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TRINITY CHAPEL, BRIGHTON,
From August 15, 1847, TO AUGUST 15, 1853,
RECOLLECTIONS OF SERMONS
PREACHED BY THEIR LATE PASTOR
PREFACE TO THE ORIGINAL EDITION.
IN publishing these Sermons, a few words of explanation are necessary.
They are not notes previously prepared, nor are they Sermons written before delivery. They are simply "Recollections:" sometimes dictated by the Preacher himself to the younger members of a family in which he was interested, at their urgent entreaty; sometimes written out by himself for them when they were at a distance and unable to attend his ministry.*
They have been carefully preserved, and are now published without corrections or additions, just as they were found. Mr. Robertson attached no value whatever to them, and never gave any directions concerning them. The only Sermon which saw the light in his lifetime is now republished in this volume, with his own preface, explaining how it was preserved, and that it was printed by desire of his congregation.
Unfortunately, in some instances this series is incomplete. The fourth of the Advent Lectures † was never written out, owing to his uncertain and suffering state of health; and this cause, combined with his remarkable dislike to recalling his discourses-a peculiarity known to all who were intimately acquainted with him-has made these
* A reference to a paragraph in his own preface to "The Israelite's Grave" (page 235) explains this.
† The fourth and last Advent Lecture was "The Jewish ;" on the text, "He came unto his own, and his own received him not."-John i. 11.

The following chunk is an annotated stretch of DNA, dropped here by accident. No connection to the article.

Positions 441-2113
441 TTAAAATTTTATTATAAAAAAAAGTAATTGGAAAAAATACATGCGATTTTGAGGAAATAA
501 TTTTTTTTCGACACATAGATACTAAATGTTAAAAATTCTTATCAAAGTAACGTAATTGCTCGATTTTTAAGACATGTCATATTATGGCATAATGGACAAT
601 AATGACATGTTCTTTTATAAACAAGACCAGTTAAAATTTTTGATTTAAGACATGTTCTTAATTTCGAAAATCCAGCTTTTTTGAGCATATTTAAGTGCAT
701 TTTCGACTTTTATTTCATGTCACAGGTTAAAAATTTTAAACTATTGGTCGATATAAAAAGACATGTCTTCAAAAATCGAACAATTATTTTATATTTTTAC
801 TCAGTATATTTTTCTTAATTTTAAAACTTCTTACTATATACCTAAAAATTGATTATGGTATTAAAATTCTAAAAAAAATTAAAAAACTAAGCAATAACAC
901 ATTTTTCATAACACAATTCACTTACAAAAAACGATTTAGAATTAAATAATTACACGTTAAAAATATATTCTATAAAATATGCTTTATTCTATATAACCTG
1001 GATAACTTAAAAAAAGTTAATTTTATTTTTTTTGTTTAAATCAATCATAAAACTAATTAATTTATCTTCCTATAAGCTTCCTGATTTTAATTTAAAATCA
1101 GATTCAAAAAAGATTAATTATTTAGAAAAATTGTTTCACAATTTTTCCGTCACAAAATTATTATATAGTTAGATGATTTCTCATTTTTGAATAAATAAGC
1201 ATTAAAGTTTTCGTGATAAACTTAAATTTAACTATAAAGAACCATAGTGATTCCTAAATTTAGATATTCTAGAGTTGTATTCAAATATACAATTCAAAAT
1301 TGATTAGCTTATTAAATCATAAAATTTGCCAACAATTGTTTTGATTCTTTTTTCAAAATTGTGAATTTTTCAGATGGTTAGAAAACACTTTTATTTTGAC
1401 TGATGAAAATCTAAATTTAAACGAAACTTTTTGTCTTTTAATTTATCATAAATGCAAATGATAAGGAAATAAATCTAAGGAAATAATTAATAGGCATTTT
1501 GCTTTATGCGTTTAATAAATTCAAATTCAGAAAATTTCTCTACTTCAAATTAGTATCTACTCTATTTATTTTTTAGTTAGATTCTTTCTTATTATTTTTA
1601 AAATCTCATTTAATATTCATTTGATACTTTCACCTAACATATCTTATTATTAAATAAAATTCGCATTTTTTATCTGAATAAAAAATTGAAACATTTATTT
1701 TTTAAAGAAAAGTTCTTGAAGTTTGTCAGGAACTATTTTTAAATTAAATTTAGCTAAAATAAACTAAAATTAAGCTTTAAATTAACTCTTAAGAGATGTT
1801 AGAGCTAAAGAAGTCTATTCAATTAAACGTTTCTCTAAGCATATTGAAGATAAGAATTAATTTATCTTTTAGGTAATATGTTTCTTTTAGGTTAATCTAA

recollections more broken and imperfect than they would otherwise have been.
It is not necessary to say one word in this place of the character of Mr. Robertson's teaching; it is best illustrated in the published volumes of his Sermons; and yet it seems needful to say, that even these suggest but a very faint idea of the influence that teaching exercised on all who came within its sphere.
PREFACE TO THE FOURTH SERIES.
It is proposed shortly to issue a volume entitled "Pulpit Notes," which will consist of the skeleton or outline which Mr. Robertson prepared before delivering his Sermons. In some cases only a line or a single word is given to indicate a division of his subject; in others he has written out a whole thought, to be further amplified and completed in course of preaching.
The Editor believes that such a volume will be of service in two ways-first, as offering suggestions to preachers in the preparation or consideration of their addresses; and, secondly, as being sufficiently complete for purposes of home-reading where it is the custom at family prayers, or on Sundays, to read a short discourse, occupying but a few minutes.
With reference to the first of these, it seems to be felt very generally that the pulpit is not what it was originally intended to be. There is a wide-spread opinion that it was designed for the edification of the mind as well as the heart; and it may be that one great cause of the indifference with which men are said to listen to preachers, arises from the fact, that for the most part their addresses are far below the intelligence of their audience, who are wearied with the trite repetitions of platitudes that neither instruct nor inform. These Sermons and "Pulpit Notes" evidence the character of a teaching, not only earnestly listened to, but also most influential. Perhaps the contrast between